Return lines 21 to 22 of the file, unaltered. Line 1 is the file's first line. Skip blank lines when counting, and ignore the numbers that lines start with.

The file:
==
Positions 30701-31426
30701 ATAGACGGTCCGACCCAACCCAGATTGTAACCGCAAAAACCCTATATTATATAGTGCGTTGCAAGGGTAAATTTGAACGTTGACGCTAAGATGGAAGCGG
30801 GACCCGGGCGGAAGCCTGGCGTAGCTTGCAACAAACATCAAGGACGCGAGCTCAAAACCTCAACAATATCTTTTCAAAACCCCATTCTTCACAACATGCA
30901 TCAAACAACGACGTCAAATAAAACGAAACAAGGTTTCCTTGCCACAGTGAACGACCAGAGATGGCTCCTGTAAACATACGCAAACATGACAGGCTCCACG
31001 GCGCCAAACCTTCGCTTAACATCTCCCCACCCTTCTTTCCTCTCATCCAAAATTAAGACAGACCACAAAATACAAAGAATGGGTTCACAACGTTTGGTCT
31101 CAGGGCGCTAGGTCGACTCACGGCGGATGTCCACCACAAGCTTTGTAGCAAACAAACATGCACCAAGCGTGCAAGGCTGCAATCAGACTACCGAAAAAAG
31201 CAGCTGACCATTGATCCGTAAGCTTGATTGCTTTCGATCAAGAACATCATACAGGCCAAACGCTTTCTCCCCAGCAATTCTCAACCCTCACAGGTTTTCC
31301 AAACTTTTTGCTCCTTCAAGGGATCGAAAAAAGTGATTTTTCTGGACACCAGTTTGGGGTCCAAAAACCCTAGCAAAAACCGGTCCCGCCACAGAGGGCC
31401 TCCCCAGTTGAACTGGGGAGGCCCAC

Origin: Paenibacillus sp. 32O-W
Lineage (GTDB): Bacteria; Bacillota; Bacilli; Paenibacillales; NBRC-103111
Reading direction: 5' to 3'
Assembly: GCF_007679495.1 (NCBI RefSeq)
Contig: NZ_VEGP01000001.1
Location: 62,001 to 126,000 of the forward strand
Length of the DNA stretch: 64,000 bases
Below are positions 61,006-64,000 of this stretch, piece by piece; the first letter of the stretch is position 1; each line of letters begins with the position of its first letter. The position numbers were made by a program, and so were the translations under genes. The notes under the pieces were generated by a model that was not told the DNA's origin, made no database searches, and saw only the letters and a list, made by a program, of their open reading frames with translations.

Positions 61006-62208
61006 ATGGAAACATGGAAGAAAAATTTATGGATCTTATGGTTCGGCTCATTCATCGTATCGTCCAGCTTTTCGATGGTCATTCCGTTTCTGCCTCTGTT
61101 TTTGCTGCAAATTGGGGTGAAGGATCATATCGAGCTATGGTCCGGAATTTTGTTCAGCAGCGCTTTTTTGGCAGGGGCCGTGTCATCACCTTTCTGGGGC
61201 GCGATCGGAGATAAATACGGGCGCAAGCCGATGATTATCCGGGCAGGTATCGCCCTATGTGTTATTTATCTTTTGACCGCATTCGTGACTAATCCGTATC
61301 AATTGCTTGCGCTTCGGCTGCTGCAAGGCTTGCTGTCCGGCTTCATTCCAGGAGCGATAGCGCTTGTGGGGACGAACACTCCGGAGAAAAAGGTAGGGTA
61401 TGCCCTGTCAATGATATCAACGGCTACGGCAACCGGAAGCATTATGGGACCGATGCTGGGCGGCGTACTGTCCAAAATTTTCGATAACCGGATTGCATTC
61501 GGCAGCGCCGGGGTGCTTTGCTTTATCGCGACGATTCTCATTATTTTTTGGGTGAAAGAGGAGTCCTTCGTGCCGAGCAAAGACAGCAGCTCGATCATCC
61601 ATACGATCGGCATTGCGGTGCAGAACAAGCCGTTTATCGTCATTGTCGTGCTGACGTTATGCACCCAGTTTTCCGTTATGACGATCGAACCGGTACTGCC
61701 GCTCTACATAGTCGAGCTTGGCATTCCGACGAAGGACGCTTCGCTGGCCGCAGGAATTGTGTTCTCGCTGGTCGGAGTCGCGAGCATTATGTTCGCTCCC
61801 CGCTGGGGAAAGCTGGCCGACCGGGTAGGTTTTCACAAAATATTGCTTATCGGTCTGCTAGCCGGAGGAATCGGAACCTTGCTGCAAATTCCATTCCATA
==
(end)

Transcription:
61201 GCGATCGGAGATAAATACGGGCGCAAGCCGATGATTATCCGGGCAGGTATCGCCCTATGTGTTATTTATCTTTTGACCGCATTCGTGACTAATCCGTATC
61301 AATTGCTTGCGCTTCGGCTGCTGCAAGGCTTGCTGTCCGGCTTCATTCCAGGAGCGATAGCGCTTGTGGGGACGAACACTCCGGAGAAAAAGGTAGGGTA